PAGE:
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Thursday, March 21, 2024

Workplace noise-induced hearing loss is a serious problem and something not to be ignored. Permanent tinnitus (ringing or other noises in one or both ears) and hearing loss will result from exposure to dangerous levels of noise. WorkSafe Victoria in its guide on health and safety for noise estimates that more than 100,000 workers in the State are at risk of noise-induced hearing loss.

SafeWork NSW has a detailed Code of Practice for managing noise and preventing hearing loss at work. Some of the major requirements they have businesses comply with include:

  • Eliminate or reduce the risk of exposure to noise through the provision and enforcement of noise protective equipment
  • Conduct noise level testing of all areas of the workplace, including when equipment is replaced or new equipment is added
  • Conduct audiometric hearing tests within three months of an employee commencing work, and at least every two years during the course of his/her employment, to identify any deterioration in hearing and take additional preventative measures.

Workplaces grapple with the problem of excessive noise. Effective measures can be implemented to control and reduce it. Read on to learn more about this issue and see our example of how we use enclosures to protect workers from noisy blowers.

Noise-induced hearing loss risks exist for over 100,000 in Victoria

Noise-induced hearing loss risks exist for over 100,000 in Victoria

Are you aware of your responsibility to prevent noise-induced hearing loss?

The Code of Practice for managing noise and preventing hearing loss at work by SafeWork NSW clearly articulates who is responsible for the prevention of noise-induced hearing loss in the workplace. They make it clear that managing noise safety from any equipment or plant in a workplace is the responsibility of:

  • Business owners
  • Designers and manufacturers
  • Importers and suppliers
  • Installers

Each and every keyholder involved with workplace equipment or plant is accountable for this issue in some way. Are you aware of this?

Business owner responsibilities in preventing workplace noise-induced hearing loss

In the SafeWork NSW Code of Practice, business owners have the responsibility of ensuring the noise a worker is exposed to at the workplace does not exceed the exposure standard for noise. Failure to do so might see them penalised for breaching the Occupational Health and Safety Act or be required to pay compensation to injured workers.

Read up on our guidelines on how noise can be reduced for equipment and plant in the workplace.

Plant designers, manufacturers, suppliers, importers and installers plant responsibilities

Designers, manufacturers, suppliers, importers and installers of equipment and plant have the responsibility to ensure they operate so noise emission is as low as reasonably practicable. They should also provide information about noise emission values of equipment or plant, so business owners can properly assess the risk of hearing loss to workers and implement measures to mitigate that risk.

Noise-induced hearing loss have tasks and responsibilities that span designers, manufacturers and suppliers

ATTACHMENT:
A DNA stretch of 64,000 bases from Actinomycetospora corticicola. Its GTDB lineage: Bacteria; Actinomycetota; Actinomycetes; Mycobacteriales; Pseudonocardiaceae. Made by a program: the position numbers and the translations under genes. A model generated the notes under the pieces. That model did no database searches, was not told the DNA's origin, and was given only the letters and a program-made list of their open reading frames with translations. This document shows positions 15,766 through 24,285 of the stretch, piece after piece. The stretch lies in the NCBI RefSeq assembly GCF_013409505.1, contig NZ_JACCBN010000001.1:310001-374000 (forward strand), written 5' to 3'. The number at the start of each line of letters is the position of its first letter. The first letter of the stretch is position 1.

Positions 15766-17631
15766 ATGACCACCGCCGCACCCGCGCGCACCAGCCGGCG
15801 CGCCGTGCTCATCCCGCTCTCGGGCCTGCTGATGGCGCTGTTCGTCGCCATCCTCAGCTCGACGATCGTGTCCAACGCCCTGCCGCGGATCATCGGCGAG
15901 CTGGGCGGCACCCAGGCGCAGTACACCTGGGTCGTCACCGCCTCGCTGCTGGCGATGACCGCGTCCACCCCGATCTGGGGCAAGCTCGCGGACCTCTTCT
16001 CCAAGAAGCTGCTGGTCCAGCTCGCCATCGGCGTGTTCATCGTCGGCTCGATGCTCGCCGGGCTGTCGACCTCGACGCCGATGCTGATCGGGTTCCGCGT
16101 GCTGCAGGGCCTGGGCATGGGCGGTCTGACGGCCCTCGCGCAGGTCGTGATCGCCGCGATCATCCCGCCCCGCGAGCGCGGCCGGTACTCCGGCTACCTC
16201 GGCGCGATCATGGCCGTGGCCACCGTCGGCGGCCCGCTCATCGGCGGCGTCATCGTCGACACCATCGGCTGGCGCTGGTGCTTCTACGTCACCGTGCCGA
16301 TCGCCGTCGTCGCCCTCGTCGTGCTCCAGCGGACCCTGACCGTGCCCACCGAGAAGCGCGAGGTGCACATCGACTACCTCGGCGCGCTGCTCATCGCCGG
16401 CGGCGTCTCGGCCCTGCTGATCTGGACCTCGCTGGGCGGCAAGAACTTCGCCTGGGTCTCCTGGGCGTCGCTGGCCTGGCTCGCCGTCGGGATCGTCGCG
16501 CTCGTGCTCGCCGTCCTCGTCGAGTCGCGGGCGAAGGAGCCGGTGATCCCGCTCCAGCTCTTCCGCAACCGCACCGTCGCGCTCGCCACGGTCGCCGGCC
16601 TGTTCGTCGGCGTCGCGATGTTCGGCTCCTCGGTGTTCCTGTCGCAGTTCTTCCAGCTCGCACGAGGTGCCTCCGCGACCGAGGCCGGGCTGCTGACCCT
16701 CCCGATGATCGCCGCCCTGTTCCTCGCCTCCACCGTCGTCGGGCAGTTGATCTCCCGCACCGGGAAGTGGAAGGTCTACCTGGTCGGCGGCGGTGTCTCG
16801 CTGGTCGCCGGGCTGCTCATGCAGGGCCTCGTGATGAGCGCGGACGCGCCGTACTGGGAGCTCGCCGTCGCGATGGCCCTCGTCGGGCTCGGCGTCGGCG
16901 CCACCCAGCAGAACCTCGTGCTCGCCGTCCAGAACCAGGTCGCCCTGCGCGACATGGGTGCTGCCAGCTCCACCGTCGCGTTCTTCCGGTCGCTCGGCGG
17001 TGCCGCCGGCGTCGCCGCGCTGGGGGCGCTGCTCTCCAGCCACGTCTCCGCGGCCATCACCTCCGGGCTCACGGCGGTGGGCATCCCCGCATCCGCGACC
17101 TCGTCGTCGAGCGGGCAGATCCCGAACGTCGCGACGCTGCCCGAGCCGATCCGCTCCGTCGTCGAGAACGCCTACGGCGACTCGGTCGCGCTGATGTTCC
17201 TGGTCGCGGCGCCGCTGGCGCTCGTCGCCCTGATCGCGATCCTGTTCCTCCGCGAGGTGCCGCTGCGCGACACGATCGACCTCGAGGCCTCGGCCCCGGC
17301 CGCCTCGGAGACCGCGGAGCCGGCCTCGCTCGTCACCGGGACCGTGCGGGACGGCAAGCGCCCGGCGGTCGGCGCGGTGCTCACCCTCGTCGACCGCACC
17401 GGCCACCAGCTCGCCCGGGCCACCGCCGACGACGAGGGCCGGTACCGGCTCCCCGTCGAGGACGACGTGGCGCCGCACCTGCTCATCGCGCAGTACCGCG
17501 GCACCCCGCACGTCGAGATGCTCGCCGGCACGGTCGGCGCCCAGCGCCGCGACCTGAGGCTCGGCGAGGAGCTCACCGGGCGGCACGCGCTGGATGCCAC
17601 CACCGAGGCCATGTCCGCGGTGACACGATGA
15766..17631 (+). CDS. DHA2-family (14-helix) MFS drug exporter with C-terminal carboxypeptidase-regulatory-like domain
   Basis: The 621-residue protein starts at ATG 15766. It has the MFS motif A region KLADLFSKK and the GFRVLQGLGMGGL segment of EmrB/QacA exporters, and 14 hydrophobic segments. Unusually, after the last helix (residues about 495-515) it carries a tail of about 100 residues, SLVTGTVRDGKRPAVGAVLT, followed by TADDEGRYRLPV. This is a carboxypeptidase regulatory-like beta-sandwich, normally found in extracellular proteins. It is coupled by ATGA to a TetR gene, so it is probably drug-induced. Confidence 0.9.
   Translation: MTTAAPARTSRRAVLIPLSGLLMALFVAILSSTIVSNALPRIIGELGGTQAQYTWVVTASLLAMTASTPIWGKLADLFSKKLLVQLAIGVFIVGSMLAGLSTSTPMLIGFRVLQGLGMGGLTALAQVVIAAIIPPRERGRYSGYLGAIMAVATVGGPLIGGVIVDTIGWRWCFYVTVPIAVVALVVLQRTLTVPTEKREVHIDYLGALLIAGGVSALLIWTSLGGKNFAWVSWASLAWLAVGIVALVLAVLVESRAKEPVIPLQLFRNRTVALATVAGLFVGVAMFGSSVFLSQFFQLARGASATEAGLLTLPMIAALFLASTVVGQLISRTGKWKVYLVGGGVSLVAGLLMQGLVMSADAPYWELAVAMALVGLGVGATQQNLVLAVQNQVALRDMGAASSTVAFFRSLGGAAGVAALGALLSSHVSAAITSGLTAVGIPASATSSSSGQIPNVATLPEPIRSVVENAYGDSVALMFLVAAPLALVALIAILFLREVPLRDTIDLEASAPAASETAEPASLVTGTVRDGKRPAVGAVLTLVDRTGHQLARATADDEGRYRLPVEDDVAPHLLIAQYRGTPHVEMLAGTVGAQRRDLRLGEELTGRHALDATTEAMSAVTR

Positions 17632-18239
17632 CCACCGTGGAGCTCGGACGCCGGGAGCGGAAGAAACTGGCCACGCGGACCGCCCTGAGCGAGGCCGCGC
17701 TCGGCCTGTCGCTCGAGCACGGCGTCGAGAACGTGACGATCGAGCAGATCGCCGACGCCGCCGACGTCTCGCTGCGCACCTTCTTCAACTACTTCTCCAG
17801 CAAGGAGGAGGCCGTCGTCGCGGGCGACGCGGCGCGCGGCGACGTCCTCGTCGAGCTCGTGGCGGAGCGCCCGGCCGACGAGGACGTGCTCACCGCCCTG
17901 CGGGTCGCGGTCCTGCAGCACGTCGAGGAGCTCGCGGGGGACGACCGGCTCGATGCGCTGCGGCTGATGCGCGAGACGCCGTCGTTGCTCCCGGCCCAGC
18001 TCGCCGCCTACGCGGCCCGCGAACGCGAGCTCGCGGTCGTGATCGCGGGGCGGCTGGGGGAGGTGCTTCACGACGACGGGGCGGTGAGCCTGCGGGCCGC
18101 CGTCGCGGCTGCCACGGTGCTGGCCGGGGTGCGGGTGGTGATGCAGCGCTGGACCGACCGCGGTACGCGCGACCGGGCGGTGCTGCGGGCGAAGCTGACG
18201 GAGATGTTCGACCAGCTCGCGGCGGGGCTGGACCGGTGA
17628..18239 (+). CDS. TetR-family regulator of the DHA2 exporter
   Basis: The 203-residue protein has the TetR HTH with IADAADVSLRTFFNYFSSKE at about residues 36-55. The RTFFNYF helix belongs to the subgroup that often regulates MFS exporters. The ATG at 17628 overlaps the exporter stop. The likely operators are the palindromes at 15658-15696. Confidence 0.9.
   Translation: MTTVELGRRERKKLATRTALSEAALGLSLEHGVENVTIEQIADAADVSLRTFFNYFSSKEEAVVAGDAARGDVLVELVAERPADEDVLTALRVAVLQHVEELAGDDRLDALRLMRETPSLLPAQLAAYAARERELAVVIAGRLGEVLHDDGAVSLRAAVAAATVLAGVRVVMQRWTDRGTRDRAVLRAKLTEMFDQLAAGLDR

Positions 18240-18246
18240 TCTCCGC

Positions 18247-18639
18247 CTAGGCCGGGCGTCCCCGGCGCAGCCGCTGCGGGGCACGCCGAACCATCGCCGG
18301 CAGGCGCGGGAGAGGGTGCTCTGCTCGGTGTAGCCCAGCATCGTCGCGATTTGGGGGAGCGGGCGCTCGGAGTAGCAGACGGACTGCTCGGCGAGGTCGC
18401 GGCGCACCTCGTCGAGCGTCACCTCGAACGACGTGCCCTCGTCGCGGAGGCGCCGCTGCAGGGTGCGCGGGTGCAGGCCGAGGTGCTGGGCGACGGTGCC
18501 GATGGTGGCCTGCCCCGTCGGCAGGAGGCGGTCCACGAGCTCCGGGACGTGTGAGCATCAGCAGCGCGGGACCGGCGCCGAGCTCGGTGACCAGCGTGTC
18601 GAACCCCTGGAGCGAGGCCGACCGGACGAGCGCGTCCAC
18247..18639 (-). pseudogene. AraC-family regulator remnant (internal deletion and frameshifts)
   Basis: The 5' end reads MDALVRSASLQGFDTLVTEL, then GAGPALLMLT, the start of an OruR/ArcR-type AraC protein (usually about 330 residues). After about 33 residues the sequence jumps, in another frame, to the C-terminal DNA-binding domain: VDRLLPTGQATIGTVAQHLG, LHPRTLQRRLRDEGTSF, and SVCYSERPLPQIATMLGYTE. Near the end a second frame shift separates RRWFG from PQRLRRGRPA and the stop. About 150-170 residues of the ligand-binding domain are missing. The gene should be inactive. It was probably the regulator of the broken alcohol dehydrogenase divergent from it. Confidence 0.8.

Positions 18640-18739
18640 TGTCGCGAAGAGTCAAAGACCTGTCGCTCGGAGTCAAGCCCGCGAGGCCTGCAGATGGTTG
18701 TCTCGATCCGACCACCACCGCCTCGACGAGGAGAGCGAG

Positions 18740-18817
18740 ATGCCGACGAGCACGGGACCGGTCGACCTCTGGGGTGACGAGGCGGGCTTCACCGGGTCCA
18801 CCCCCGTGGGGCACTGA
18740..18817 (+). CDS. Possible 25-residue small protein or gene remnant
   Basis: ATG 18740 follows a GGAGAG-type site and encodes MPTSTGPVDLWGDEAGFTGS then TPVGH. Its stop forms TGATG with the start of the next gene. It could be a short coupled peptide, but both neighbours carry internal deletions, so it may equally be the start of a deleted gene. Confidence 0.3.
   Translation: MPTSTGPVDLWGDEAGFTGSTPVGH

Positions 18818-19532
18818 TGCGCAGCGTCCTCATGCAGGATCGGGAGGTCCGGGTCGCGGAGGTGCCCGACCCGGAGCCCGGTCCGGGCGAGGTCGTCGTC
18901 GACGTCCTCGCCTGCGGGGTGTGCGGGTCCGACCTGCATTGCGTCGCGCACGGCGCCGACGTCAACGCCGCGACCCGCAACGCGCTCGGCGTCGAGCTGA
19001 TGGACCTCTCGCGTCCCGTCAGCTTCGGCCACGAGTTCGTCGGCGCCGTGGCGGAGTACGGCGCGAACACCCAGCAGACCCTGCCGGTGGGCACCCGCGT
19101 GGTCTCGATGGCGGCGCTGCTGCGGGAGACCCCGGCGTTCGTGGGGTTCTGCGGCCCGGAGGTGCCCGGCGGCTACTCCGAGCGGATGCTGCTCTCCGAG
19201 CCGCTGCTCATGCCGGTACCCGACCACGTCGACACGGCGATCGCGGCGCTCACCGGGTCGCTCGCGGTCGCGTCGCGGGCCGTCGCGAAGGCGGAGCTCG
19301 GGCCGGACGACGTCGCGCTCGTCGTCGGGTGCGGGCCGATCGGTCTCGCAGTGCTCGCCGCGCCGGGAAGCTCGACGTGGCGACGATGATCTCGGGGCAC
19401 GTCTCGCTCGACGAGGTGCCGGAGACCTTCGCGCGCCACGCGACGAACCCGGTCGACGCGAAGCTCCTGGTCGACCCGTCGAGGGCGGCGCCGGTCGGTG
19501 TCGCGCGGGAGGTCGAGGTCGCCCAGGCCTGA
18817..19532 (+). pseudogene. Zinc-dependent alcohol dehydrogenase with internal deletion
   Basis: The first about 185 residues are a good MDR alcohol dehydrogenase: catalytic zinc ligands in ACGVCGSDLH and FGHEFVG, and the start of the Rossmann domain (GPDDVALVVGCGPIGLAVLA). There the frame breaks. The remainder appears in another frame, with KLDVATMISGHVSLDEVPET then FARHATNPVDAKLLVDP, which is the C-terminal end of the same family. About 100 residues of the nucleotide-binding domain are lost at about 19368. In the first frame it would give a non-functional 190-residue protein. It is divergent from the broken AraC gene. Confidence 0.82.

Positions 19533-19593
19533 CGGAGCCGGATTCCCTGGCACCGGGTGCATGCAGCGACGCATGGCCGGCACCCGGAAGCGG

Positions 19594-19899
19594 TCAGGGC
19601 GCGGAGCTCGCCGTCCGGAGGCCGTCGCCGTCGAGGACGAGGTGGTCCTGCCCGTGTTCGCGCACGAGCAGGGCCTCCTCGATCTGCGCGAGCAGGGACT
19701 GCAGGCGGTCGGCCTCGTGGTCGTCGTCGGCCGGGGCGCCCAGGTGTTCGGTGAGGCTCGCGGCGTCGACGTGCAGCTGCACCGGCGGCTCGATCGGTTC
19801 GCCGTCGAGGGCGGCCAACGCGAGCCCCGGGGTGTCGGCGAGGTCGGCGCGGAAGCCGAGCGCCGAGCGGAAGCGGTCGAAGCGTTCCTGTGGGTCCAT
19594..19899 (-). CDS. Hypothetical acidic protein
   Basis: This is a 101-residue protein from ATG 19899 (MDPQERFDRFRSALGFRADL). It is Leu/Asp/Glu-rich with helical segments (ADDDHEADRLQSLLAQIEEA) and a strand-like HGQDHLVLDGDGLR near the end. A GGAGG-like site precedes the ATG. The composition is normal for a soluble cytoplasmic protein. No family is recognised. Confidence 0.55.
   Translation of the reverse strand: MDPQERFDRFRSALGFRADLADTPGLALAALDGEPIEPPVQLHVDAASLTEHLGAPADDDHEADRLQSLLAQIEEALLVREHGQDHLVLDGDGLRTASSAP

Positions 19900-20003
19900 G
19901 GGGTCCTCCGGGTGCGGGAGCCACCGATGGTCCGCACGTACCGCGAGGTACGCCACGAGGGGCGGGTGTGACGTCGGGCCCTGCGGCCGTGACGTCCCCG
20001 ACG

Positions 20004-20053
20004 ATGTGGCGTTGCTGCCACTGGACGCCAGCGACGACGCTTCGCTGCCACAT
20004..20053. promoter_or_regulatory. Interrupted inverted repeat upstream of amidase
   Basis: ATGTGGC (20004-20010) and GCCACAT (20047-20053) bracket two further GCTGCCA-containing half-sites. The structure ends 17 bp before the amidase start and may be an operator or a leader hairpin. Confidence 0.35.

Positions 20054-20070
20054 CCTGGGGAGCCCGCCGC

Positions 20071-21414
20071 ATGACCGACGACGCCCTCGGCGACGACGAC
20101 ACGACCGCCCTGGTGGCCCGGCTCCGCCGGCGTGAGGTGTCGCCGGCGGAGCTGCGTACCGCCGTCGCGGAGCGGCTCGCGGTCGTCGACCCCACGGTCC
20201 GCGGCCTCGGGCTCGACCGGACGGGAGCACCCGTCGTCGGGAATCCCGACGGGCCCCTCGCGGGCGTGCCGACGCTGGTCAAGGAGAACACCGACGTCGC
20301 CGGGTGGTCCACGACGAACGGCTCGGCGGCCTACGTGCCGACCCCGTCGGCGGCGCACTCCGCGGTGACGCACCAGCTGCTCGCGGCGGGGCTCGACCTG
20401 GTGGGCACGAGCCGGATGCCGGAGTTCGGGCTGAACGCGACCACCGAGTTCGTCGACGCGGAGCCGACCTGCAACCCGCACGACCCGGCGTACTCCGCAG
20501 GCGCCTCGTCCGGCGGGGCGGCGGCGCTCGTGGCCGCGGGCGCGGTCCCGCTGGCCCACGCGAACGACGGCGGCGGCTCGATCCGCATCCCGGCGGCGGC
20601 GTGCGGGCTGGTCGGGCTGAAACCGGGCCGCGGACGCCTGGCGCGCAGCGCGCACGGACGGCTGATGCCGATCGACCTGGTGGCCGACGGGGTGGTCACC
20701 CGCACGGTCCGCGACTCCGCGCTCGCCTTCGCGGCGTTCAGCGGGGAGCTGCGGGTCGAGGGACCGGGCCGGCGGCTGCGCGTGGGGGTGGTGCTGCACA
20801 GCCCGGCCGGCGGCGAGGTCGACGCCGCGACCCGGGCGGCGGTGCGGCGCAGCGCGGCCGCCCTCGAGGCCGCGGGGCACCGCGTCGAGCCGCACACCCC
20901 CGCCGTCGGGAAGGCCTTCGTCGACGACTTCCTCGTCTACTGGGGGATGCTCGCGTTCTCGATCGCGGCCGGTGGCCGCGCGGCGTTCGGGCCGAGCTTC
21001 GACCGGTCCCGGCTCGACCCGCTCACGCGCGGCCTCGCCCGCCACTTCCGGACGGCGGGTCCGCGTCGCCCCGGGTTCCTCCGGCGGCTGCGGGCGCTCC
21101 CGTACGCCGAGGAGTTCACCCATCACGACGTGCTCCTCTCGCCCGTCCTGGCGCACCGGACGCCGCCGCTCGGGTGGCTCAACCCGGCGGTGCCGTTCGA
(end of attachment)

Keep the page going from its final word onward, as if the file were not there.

Noise-induced hearing loss have tasks and responsibilities that span designers, manufacturers and suppliers

What industries have high risk of noise-induced hearing loss

The National Institute for Occupational Safety and Health (NIOSH) has identified several industries that are a major cause of induced hearing loss amongst workers. These include the following:

  • Agriculture and farming
  • Building and construction
  • Engineering and manufacturing
  • Personal care and services
  • Physical and social sciences

Do you belong to these industries? If so, make sure you are aware of your responsibilities in regard to keeping noise levels safe for workers.

Example of manufacturing industry with roots blowers used as factory plant

The manufacturing industry is an extensive user of roots blowers. They are used in applications such as :

  • Aeration and drying
  • Conveying and transporting
  • Heating and cooling
  • Ventilation

Roots blowers generally emit noise at a high decibel level while working. They are limited in their ability to have effective lubrication and muffler systems installed that would help quieten their operation. The internal rotating lobes require mechanical contact and ability to freely discharge air and material into adjoining vessels and pipework.

Pneuvay Engineering does supply roots blowers that operate with noise but allow nearby workers to be exposed safely for short periods of time. To reduce the noise to allow workers to be exposed to this plant for long periods of time, we use custom designed and built roots blower enclosures. Pneuvay Engineering is also able to supply roots blower enclosures to reduce the noise emission level of your blowers.

Talk to us to learn more about it.

Business owners, designers, manufacturers, importers, suppliers, installers are all responsible for managing noise-induced hearing loss risks in the workplace

Business owners, designers, manufacturers, importers, suppliers, installers are all responsible for managing noise-induced hearing loss risks in the workplace

How much noise is too much?